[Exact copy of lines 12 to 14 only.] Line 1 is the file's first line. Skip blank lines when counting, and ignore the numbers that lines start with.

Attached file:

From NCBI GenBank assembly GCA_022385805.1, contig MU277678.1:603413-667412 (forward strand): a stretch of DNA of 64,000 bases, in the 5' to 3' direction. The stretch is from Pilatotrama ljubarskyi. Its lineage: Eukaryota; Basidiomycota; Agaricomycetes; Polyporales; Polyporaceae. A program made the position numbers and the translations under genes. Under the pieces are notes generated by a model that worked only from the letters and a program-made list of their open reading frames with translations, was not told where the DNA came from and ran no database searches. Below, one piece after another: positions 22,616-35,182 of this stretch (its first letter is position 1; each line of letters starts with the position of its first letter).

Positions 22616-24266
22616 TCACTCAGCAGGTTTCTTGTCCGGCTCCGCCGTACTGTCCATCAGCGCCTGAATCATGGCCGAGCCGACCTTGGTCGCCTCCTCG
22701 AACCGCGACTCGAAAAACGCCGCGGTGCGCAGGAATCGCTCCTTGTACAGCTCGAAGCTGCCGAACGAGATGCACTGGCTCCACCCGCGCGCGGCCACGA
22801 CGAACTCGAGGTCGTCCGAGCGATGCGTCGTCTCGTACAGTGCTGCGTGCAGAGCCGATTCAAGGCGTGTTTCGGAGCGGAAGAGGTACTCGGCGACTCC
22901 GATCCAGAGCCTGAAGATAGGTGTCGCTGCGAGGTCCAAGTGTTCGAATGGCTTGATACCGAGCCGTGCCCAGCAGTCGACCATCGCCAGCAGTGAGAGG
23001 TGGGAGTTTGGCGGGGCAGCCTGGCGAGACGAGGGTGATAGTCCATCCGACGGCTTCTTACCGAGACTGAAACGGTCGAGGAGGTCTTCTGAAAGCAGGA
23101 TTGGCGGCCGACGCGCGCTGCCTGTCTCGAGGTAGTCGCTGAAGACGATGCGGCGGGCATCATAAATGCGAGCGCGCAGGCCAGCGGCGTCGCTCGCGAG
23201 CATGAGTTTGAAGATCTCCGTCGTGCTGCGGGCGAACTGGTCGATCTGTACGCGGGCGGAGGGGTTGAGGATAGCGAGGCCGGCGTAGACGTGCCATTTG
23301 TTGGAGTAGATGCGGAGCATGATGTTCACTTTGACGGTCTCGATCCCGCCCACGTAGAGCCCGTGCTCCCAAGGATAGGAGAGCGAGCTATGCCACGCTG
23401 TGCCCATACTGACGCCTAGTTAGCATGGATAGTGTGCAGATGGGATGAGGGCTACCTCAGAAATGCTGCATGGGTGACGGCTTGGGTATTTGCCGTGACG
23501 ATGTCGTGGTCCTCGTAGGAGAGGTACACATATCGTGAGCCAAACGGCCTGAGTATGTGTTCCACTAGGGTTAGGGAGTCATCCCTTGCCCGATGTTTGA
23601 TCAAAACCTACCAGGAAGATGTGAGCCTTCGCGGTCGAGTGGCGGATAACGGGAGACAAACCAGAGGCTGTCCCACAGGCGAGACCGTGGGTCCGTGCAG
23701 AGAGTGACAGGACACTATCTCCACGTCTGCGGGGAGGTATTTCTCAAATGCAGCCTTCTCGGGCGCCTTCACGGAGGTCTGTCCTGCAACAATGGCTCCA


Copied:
23501 ATGTCGTGGTCCTCGTAGGAGAGGTACACATATCGTGAGCCAAACGGCCTGAGTATGTGTTCCACTAGGGTTAGGGAGTCATCCCTTGCCCGATGTTTGA
23601 TCAAAACCTACCAGGAAGATGTGAGCCTTCGCGGTCGAGTGGCGGATAACGGGAGACAAACCAGAGGCTGTCCCACAGGCGAGACCGTGGGTCCGTGCAG
23701 AGAGTGACAGGACACTATCTCCACGTCTGCGGGGAGGTATTTCTCAAATGCAGCCTTCTCGGGCGCCTTCACGGAGGTCTGTCCTGCAACAATGGCTCCA